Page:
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Visually Representing Interconnected Data

This example shows how to use the BIOGRAPH object to visually represent interconnected data.

The need for representing interconnected data appears in several bioinformatics applications. For example, protein-protein interactions, network inference, reaction pathways, cluster data, Bayesian networks, and phylogenetic trees can be represented with interconnected graphs. The BIOGRAPH object allows you to create a comprehensive and graphical layout of this type of data. In this example you learn how to populate a BIOGRAPH object, render it, and then modify its properties in order to customize its display.

Representing a Phylogenetic Tree as a Graph

Read a phylogenetic tree into a PHYTREE object.

tr = phytreeread('pf00002.tree');

Reduce the tree to only the human proteins (to make the example smaller, you can also use the full tree by omitting the following lines).

sel = getbyname(tr,'human');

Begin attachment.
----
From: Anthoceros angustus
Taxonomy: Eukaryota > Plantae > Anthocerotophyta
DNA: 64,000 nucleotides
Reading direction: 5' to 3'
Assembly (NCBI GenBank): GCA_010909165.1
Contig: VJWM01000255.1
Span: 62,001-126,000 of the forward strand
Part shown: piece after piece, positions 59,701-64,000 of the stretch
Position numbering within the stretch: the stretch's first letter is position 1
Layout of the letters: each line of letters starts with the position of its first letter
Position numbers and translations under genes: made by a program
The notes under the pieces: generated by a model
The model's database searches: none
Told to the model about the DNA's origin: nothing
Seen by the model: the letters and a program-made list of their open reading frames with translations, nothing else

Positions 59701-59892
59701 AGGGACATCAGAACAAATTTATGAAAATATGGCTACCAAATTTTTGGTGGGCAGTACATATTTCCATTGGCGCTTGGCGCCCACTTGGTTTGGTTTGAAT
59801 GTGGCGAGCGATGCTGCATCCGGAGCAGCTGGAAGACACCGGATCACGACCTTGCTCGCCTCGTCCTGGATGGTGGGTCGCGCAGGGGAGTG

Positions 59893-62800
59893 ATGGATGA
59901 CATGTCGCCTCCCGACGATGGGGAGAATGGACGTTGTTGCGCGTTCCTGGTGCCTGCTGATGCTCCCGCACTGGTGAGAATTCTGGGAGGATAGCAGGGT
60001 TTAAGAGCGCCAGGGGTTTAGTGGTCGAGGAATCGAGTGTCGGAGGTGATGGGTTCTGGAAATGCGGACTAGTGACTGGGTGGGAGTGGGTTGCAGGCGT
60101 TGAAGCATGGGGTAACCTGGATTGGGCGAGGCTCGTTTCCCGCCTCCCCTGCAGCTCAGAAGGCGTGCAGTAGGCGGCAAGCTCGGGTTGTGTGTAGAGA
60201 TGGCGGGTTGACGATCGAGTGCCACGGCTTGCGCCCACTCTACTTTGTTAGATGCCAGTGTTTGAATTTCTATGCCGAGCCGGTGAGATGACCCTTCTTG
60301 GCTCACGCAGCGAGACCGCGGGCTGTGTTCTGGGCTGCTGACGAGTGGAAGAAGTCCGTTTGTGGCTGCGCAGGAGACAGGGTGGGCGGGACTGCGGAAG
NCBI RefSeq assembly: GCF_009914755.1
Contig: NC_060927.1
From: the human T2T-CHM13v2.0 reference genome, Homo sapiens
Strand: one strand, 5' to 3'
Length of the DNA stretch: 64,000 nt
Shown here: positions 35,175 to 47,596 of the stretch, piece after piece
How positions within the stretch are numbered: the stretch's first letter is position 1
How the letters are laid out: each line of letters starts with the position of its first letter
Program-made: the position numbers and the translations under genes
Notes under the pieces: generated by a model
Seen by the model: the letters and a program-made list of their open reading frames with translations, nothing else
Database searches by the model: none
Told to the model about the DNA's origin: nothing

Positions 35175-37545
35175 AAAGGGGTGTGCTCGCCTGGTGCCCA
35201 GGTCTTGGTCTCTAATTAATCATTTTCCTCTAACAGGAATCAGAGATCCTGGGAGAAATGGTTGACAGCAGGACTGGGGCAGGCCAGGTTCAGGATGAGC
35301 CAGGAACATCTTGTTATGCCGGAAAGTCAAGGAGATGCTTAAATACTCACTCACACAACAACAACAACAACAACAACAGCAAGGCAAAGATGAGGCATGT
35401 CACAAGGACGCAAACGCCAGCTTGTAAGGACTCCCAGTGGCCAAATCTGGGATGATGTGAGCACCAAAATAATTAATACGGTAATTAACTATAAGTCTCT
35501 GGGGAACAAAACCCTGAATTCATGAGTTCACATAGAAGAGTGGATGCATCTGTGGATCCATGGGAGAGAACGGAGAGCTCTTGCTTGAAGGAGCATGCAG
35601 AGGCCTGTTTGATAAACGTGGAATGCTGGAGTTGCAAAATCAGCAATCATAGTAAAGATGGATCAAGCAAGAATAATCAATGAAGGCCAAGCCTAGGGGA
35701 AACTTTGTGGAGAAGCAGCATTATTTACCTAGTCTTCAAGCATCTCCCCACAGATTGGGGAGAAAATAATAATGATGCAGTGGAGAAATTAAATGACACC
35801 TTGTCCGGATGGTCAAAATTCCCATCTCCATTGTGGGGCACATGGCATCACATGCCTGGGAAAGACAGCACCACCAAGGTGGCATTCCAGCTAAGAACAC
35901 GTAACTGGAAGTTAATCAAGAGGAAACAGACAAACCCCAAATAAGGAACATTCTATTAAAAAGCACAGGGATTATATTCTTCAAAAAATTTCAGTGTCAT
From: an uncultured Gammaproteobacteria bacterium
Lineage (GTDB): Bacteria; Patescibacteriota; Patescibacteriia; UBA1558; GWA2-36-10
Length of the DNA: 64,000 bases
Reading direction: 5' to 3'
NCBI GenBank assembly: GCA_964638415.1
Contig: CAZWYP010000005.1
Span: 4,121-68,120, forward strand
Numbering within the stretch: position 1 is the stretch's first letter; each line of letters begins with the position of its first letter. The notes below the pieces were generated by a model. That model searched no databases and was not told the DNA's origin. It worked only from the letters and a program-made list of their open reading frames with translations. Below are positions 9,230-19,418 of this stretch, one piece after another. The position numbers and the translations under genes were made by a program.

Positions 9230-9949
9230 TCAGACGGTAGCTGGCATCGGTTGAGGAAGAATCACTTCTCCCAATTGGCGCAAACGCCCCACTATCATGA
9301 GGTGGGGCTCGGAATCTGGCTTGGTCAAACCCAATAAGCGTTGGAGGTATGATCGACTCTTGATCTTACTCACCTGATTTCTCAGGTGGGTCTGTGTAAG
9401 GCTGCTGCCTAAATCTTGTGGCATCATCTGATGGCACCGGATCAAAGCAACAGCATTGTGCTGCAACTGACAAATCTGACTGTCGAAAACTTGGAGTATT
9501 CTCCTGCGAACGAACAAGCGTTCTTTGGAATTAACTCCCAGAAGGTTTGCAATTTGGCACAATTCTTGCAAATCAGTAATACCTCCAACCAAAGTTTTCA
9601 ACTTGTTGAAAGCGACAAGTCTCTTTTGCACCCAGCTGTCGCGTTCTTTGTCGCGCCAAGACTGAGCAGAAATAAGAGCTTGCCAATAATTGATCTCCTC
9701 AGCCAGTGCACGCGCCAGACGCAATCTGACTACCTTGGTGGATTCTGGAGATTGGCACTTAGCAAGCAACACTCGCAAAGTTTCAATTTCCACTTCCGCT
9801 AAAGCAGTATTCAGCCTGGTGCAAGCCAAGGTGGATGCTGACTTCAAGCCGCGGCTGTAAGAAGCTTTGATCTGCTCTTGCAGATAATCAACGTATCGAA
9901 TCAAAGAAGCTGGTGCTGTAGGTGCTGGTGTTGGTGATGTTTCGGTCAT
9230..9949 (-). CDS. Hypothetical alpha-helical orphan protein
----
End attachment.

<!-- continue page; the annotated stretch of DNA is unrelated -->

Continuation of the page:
tr = prune(tr,~sel(1:33))
    Phylogenetic tree object with 11 leaves (10 branches)

The plot method for a PHYTREE object can create a basic layout of the phylogenetic tree; however, the graph elements are static.

plot(tr)

The PHYTREE object information can be put into a BIOGRAPH object, so you can create a dynamic layout. First, pull some information from the PHYTREE object. Use get to obtain the PHYTREE object properties and the getmatrix method to obtain the connection matrix.

[names,nn,nb,nl] = get(tr,'NodeNames','NumNodes','NumBranches','NumLeaves');
cm = getmatrix(tr);

A connection matrix of a low degree graph is best represented by a sparse matrix. The average degree of a phylogenetic tree is approximately equal to two. You can use the function spy to visualize the sparsity pattern, every mark represents an edge in the graph.

figure
spy(cm)
colormap(flipud(bone))
title('Top-down direct edges')

A different approach to visualize this information is to look at pairwise distances between all the nodes (branches and leaves) in the tree. Use the pdist method for PHYTREE objects to find the pairwise distances.

dm = pdist(tr,'criteria','levels','nodes','all','square',true);